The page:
This process has been entirely different from what I'm accustomed to, and so I'm having trouble figuring out when I'm supposed to be nervous. Which is kind of.....funny!
Normal show schedule (for me thus far) is: rehearse for 3 weeks in a room, one rehearsal with orchestra (sitzprobe), and between 2-4 rehearsals onstage, (one or two with costumes and one or two with orchestra), and then opening. By the time you reach the sitzprobe you are usually at 5-7 days before the opening and you start to think to yourself, "okay self; sleep lots, take your vitamins, and FOCUS because you're coming into the home stretch."
In this process, we had a total of about 4 or 5 stage rehearsals where we were working on running the various parts of the opera with the set, and simultaneously having a total of 4 sitzprobes. Then we had a piano dress rehearsal, and then 6 rehearsals on the stage with the orchestra (which we will finish up tonight), followed by a pre-dress rehearsal with everything, and a dress rehearsal. So when am I supposed to start getting nervous? Now I suppose, although since I have already sung my entire role on the stage with the orchestra a bunch of times, I feel pretty relaxed. What a concept!
Of course, we never have schedules like this in the States for two reasons: One; the cost of having so many sessions with the orchestra becomes prohibitive when you don't have state sponsored funding. Even huge companies like the Met and Chicago don't have so many chances to work with the orchestra and on the stage. The second reason for the regional companies is that they aren't at home in the theaters in which they perform, they just rent them, so they must pay for every time they use the stage, and that also becomes impossibly expensive. The only other time I've witnessed so many stage rehearsals and orchestra rehearsals was when I was singing in Italy. I did many a production at City Opera where I had exactly ZERO stage rehearsals and ZERO orchestra rehearsals before the performance. Of course, that was also the case here at the Staatsoper when I sang Barbiere earlier this season, but that production is performed so often by the company that it was more like a train that I was just hopping on and adding my luggage to for a few stops. For me, I always prefer to have LOTS of rehearsal because then I feel like when I get to the performances I can delve deeply into the characterizations and musical choices because I'm confident with all the logistics happening around me.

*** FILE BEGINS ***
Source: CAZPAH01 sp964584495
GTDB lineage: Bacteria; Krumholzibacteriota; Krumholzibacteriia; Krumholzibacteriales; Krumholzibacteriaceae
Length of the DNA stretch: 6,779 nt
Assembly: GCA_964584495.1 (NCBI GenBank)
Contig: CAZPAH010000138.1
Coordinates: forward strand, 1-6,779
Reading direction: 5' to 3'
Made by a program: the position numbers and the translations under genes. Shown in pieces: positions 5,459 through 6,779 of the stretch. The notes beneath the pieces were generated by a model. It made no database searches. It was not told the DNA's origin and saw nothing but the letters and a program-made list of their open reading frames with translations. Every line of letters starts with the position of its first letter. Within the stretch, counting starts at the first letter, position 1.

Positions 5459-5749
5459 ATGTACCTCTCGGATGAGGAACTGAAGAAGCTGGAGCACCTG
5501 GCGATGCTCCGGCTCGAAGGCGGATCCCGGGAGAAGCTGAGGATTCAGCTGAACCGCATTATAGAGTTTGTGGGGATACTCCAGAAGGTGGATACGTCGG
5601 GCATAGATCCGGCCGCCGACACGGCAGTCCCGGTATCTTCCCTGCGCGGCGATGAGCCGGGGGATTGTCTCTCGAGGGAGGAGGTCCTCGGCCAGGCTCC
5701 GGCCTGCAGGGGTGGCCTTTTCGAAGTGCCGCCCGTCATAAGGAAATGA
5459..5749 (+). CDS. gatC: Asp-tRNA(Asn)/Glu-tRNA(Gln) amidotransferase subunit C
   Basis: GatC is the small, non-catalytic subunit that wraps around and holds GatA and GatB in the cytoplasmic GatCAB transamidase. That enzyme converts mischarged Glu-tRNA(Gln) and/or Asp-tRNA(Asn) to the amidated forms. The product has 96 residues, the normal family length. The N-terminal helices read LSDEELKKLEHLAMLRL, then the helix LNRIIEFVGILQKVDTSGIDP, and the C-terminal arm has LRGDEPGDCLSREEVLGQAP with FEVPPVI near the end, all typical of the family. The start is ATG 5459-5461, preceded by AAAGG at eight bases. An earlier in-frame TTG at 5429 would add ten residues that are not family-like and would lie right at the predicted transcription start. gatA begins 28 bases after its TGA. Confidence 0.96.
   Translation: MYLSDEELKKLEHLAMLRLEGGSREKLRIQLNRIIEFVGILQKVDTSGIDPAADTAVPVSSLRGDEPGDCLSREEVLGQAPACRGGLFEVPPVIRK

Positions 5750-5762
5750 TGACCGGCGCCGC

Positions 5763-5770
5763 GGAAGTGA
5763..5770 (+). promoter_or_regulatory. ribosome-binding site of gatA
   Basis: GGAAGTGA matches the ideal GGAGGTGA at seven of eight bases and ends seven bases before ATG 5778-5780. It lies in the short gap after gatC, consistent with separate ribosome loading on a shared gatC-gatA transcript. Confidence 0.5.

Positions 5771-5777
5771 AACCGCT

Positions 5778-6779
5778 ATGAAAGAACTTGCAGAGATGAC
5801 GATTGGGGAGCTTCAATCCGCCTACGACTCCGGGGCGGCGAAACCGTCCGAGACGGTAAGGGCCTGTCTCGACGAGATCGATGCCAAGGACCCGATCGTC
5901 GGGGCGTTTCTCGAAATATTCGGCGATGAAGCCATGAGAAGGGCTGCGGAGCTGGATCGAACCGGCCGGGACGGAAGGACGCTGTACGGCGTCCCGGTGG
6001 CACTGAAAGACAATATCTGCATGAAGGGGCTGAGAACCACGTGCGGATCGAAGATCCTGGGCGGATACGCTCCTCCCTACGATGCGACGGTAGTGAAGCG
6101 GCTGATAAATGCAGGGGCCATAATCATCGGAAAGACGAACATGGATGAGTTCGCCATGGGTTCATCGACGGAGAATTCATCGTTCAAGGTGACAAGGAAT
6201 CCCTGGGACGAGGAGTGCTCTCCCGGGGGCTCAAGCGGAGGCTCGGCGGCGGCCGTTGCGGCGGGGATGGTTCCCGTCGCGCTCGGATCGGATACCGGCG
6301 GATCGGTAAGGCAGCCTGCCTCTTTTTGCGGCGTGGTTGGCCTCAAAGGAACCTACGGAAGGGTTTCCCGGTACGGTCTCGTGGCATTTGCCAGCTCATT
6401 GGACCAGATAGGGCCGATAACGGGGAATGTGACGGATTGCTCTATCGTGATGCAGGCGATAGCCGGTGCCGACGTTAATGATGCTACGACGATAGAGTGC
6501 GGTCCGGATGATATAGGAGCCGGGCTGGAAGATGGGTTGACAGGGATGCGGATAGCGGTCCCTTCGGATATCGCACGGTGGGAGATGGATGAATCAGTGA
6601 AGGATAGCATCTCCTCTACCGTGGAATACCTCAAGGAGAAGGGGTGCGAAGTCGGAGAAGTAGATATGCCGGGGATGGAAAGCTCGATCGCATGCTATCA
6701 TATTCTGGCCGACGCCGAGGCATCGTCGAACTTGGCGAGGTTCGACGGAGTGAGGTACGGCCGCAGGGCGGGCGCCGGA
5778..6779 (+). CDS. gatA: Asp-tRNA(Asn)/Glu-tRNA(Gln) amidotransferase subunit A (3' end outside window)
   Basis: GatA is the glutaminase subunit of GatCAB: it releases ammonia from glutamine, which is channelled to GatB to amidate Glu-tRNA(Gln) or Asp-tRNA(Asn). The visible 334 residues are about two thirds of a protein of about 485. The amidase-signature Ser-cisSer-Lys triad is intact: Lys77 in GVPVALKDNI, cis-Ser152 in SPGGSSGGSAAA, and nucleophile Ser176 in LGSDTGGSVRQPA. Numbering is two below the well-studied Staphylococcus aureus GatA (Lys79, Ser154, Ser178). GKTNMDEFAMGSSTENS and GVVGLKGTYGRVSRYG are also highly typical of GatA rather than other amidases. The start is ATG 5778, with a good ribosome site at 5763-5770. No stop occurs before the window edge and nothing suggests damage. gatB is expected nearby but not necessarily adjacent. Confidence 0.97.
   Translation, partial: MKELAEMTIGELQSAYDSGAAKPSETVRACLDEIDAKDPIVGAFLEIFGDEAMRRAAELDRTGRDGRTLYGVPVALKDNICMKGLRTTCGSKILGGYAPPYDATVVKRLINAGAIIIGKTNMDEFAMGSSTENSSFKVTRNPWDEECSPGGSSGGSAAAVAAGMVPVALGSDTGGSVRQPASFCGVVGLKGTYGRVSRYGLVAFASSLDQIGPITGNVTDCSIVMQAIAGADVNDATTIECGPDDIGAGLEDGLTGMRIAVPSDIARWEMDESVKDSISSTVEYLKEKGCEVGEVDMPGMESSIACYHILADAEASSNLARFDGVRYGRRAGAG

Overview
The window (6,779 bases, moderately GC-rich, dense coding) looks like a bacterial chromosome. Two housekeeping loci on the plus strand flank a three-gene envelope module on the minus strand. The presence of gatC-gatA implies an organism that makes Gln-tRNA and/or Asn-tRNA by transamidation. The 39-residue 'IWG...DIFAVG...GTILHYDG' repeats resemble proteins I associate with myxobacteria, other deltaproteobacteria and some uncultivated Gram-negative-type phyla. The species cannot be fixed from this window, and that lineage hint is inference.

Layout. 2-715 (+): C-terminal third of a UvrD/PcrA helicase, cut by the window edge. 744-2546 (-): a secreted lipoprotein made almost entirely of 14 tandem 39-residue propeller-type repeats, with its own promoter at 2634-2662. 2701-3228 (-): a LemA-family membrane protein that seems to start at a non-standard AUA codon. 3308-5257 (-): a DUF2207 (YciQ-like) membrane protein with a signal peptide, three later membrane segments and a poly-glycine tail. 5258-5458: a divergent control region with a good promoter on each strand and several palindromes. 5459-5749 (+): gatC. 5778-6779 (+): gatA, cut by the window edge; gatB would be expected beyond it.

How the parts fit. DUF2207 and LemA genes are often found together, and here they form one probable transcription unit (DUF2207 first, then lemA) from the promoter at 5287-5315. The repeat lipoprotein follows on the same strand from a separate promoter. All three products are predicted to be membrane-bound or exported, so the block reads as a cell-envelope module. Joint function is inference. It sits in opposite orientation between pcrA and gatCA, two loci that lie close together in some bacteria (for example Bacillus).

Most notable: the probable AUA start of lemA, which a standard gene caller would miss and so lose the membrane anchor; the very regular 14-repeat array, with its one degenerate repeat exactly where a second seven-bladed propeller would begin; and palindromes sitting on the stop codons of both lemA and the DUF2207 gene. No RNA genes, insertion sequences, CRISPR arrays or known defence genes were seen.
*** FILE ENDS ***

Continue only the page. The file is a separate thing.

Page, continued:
And this show, by the way, is really fabulous. The singing, the staging, the orchestra, the sets, the costumes - everything is coming together for something really sparkling and moving and fascinating and funny and crazy and strong. I really wish all of you readers could see it, but the good news is that a documentary is being made about the creation of this production, and later this summer we will record a CD which will be distributed by Harmonia Mundi. So even though you may not be able to get to Berlin, I promise to share as much with you as I can. Pictures coming soon as well!! Now I'm off to my final of six stage orchestra rehearsals, and I'm not even nervous. Outstanding!